BB: Well, Romeo is a game-plan coach so he’ll do whatever he needs to do based on the team he’s playing and who he has available and what he can do with his players. We’ve got to be ready for multiple things but it’s never – Romeo is very sound, and what they do, they’ll do well and they’ll make it hard on us or whoever they play, they’ll make it hard on them. They have a very good group of linebackers. Certainly, [Benardrick] McKinney and [Zach] Cunningham are two outstanding players inside and [Whitney] Mercilus, [Brennan] Scarlett on the edge, those two guys are – both do a really good job of playing the run, rushing the passer, pursue plays, chase plays. That’s one of the best groups in the league.
Q: From the matchups you had against DeAndre Hopkins in 2017 and 2018, do you see the same player? If not, what are some of the differences you see in him this season?
BB: He was great then, he’s great now. I’d say they move him around a lot more now than they did before. He’s in the slot, he’s in motion, he’s not always on the weak side. He’s there some but they put him in different spots and they do a good job of making it tough for you to cover him.
Q: We’ve heard you say that what makes a good receiver is getting open and catching the ball. Is DeAndre Hopkins one of the guys that renders that first part of those two points?
BB: I think he defines an NFL receiver. If you open “NFL receiver” in the dictionary, put his picture next to it. He gets open, he catches the ball. Doesn’t matter what the route is, doesn’t matter what the coverage is, doesn’t matter where the ball’s thrown or what the situation – first-and-10, fourth-and-goal – he’s very, very productive. And he has such a variety of skills and routes, he can really do it all.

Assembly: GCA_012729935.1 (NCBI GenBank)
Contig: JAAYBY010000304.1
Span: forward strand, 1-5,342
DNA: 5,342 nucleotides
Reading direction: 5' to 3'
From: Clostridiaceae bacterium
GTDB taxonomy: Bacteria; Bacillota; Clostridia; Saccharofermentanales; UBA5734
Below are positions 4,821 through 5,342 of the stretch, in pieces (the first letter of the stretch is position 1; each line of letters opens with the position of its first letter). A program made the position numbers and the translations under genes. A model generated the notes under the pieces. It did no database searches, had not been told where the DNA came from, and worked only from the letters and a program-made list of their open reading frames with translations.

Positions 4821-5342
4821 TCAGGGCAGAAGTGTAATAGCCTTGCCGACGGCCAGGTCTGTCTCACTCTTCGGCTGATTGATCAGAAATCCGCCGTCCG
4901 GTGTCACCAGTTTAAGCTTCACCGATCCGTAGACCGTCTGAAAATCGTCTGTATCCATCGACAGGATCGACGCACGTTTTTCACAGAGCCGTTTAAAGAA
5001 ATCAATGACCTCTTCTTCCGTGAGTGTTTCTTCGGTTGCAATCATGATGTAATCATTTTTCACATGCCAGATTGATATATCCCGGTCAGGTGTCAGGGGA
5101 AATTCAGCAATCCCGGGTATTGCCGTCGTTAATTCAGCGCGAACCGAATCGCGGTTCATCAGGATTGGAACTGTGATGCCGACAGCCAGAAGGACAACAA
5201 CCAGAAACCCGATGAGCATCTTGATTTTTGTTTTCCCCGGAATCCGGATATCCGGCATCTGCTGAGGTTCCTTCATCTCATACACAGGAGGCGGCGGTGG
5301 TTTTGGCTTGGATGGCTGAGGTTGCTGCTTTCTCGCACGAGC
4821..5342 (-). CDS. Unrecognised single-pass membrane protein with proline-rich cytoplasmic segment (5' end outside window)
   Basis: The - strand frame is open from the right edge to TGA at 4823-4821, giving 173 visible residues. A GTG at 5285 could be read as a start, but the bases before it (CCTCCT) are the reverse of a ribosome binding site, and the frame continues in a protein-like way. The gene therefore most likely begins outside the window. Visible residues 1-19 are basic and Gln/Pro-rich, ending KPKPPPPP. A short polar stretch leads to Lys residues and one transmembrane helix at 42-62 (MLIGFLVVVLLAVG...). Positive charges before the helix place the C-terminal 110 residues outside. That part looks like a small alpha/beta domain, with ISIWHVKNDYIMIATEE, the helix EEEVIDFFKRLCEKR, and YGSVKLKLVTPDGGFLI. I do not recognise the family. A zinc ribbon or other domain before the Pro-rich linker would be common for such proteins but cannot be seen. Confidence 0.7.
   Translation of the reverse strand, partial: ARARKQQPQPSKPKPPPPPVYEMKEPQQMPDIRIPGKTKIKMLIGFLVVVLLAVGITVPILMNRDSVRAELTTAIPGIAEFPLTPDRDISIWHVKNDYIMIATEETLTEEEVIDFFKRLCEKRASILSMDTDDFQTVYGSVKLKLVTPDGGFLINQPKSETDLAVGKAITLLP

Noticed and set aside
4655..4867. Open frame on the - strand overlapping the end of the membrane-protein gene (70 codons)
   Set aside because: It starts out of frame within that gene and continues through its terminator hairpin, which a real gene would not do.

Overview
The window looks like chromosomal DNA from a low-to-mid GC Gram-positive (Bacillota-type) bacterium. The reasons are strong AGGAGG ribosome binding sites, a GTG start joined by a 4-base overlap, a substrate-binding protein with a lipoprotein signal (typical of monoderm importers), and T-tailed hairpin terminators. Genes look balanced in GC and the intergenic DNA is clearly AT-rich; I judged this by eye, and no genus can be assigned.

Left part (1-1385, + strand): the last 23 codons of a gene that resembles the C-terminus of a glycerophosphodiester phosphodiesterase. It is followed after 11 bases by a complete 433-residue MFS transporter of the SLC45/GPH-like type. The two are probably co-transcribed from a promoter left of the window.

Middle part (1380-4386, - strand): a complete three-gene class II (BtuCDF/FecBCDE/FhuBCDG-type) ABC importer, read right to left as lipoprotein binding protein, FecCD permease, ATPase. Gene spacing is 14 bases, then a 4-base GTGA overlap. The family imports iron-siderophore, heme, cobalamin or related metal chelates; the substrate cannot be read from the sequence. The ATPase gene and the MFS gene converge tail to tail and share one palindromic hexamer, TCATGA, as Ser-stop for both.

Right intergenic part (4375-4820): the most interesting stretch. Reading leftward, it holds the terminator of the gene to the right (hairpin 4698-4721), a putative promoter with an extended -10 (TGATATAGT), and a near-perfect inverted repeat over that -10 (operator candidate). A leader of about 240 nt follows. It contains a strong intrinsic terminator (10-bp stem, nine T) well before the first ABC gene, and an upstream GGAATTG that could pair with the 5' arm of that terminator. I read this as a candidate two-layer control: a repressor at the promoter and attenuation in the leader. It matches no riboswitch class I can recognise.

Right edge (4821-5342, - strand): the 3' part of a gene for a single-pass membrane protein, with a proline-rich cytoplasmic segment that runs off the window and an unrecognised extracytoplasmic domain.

Q: Are there guys that don’t need to get open because they’re really good at contested situations?
BB: If the quarterback’s got to thread the needle every time he throws him the ball, it’s hard to do that. This isn’t baseball, it’s pass rush. A lot of good quarterbacks make a lot of good throws, but if you make it hard enough on him, they’re not going to hit all of them, even the best ones. Look, he’s usually open unless he’s double covered, and he beats a lot of double coverage too, so it’s not like if you double him that’s it. He knows how to win the leverage of the double and how to attack double. He’s been doubled his whole life so he knows how to attack it and get open and create separation even when there are combinations on him. But certainly in single coverage, he almost always finds a way to get open.